Tag: Barcap

Kiran Stacey

In this week’s readers’ Q&A session, Amrita Sen, oil analyst at Barclays Capital, answers your questions.

In this second of two posts, she discusses drilling in the US, national oil subsidies and growing demand from the Middle East.

Earlier, she answered questions on whether speculation is driving up the oil price, whether such an increase could trigger another recession and when “peak oil” might occur.

(NB – Because of a very high volume of questions, we were not able to tackle every question submitted. Apologies if yours was not answered.)

Next week, Michael Bromwich, director of the US oceans regulator, will be answering your offshore-drilling queries. Email questions to energy.source@ft.com by the end of Sunday, April 10th.

But for now, over to Amrita:

Kiran Stacey

In this week’s readers’ Q&A session, Amrita Sen, oil analyst at Barclays Capital, answers your questions.

In the first of two posts, she discusses whether speculation is driving up the oil price, whether such an increase could trigger another recession and when “peak oil” might occur.

Later, she will discuss drilling in the US, national oil subsidies and growing demand from the Middle East.

(NB – Because of a very high volume of questions, we were not able to tackle every question submitted. Apologies if yours was not answered.)

Next week, Michael Bromwich, director of the US oceans regulator, will be answering your offshore-drilling queries. Email questions to energy.source@ft.com by the end of Sunday, April 10th.

But for now, over to Amrita:

Kiran Stacey

The global economic recovery is unlikely to be threatened by rising oil prices, Amrita Sen, oil analyst at Barclays Capital, has said.

Answering Energy Source readers’ questions, Sen said she expected a “longer term increase in prices” with Opec spare capacity stretched and energy demand continuing to rise. But unlike other forecasters, she said such a rise would not threaten demand, with eastern consumers willing to pay more for their energy and western ones dipping into their savings.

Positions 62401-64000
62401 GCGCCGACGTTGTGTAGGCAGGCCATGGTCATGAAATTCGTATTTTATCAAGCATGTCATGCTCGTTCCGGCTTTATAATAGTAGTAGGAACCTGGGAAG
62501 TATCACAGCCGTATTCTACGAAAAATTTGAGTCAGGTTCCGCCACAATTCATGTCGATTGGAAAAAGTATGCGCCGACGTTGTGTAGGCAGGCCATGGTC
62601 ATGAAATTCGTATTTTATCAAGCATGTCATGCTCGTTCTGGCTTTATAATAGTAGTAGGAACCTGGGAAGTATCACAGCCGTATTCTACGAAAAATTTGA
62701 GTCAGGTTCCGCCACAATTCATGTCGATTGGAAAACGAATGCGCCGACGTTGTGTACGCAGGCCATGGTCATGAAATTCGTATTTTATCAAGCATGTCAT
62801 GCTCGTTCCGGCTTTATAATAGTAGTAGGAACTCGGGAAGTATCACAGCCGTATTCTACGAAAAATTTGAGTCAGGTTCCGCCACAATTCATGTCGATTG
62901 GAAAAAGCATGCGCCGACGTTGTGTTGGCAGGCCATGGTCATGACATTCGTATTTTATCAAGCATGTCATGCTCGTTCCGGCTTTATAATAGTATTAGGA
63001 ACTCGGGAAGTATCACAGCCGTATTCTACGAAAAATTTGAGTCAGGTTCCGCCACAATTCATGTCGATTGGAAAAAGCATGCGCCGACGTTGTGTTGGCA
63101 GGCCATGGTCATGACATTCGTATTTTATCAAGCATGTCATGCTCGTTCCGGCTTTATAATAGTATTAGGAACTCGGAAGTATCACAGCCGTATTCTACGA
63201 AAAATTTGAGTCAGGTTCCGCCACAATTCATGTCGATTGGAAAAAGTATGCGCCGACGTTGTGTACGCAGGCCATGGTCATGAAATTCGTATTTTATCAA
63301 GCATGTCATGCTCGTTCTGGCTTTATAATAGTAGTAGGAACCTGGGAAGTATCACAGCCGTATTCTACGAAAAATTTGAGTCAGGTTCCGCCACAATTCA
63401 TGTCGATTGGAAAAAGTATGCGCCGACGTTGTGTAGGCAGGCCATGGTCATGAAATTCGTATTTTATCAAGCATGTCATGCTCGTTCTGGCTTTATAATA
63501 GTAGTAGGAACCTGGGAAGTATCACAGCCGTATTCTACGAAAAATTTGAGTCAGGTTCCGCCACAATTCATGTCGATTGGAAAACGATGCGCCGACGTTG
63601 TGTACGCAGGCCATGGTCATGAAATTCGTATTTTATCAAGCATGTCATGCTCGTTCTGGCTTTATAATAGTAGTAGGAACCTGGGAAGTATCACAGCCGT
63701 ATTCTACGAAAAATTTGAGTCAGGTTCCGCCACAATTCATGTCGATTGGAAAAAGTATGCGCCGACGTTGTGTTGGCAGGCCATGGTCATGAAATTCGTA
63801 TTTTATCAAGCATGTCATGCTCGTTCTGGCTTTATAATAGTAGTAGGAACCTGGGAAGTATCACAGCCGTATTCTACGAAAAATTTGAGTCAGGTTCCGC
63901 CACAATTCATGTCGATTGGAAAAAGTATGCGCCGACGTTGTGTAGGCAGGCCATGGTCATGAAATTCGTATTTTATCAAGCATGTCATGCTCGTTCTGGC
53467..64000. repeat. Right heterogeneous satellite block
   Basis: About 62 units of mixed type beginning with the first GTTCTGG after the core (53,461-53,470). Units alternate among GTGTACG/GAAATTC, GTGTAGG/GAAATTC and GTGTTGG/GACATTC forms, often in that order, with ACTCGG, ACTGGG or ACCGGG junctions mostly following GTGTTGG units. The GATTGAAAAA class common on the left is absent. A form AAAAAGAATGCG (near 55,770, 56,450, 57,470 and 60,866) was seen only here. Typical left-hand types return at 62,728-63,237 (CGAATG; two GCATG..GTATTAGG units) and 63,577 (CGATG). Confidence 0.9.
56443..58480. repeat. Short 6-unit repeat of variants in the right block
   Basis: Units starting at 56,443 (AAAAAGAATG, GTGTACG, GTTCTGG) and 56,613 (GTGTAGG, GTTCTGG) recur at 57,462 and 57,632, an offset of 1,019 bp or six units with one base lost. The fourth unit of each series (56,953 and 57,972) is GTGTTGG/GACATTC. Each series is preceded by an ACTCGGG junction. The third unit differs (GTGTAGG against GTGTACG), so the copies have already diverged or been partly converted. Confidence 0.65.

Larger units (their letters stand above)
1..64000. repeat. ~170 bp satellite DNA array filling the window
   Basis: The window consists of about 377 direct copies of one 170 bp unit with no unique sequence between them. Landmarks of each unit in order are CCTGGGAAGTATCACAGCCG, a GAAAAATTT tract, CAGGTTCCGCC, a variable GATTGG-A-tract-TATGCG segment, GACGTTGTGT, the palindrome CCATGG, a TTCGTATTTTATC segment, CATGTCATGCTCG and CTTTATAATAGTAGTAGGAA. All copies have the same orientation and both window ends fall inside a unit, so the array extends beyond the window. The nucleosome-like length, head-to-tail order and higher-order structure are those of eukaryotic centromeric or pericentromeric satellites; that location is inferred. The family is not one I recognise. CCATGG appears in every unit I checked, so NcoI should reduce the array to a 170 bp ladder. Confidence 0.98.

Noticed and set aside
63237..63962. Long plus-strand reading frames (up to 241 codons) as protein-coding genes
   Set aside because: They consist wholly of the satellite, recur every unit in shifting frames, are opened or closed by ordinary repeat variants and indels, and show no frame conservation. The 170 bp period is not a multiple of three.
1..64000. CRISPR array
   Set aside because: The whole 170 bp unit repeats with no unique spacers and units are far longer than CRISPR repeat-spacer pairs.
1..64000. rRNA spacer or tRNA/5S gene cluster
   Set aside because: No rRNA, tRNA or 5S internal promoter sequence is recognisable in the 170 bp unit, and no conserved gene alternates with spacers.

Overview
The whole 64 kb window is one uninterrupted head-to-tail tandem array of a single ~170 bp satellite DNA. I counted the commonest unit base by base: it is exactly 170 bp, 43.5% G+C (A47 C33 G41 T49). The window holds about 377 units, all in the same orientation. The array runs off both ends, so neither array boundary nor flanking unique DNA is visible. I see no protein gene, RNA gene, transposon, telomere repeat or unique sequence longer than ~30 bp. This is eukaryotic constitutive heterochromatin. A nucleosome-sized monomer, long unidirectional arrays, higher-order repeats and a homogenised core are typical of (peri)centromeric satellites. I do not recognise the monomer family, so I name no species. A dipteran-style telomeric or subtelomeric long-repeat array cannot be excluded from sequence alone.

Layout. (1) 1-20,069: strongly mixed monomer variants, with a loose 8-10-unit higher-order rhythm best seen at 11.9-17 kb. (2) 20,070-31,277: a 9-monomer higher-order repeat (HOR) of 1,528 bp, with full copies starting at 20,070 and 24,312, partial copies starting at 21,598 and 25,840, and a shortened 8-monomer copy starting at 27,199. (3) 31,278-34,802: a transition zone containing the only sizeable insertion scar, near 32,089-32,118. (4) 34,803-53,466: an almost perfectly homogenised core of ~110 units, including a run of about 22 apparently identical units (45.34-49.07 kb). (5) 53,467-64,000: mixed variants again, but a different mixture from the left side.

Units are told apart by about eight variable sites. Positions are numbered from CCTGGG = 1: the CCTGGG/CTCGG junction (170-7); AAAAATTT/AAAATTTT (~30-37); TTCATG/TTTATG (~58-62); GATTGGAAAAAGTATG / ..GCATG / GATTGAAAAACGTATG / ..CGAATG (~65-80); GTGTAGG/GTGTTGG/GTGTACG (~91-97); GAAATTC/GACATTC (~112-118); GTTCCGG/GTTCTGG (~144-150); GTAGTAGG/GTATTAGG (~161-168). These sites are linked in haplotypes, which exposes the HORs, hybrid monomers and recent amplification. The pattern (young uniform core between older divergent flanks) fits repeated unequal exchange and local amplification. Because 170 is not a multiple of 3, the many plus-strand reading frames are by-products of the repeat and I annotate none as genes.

Kiran Stacey

Amrita Sen, BarCap’s oil analyst, has kindly agreed to extend the deadline so more Energy Source readers will get the chance to ask their questions.

Amrita is one of the oil industry’s best known analysts, and is expert on everything from the effect of the Libyan conflict on oil supplies to what high oil prices mean for Opec and the wider economy.

Email all your questions to energysource@ft.com by the morning of Tuesday, April 5th.

Kiran Stacey

Many thanks for all your questions for Keith Parker, chief executive of the UK Nuclear Industry Association. His answers will appear on this site on Friday, April 1st.

Next week, the person in the hotseat will be Amrita Sen, Barcap’s oil analyst.

Amrita is one of the oil industry’s best known analysts, and will be taking your questions on everything from the effect of the Libyan conflict on oil supplies to what high oil prices mean for Opec and the wider economy.

Email all your questions to energysource@ft.com by the end of Tuesday, April 5th.

Breaking at pixel time — Reuters quoting an Italian government source that ‘informal’ Opec talks have begun on raising output if Libyan supply collapses (only for the Saudi oil minister to deny that Opec will consider extraordinary talks.)

Which is precisely what the supply has been doing (the country’s gas exports aren’t looking too hot either). Italy has every incentive to do something about it of course, given its ample Libyan exposure in both resources.

Kiran Stacey

Suppliers of liquified natural gas are watching the weather almost as closely as New Yorkers right now.

According to a new report by Barclays Capital, one of the only things that kept LNG demand and supply in balance in 2010 was the hellish winter in Europe and what the analysts call “exceptionally supportive weather” elsewhere.

The fact that the two did balance is a near-miracle, the report says:

2010 will go down as a year when the global LNG market somehow balanced despite expanding at seven times the rate of the previous two years.

Kiran Stacey

A fascinating (and ever so slightly gruesome) story from Leslie Hook, reporting from Beijing in today’s FT.

The Chinese government’s commitment reduce energy consumption per unit of GDP by 20 per cent from 2005 levels has led to power rationing, which in turn has fuelled a boom in diesel-powered electricity generators.

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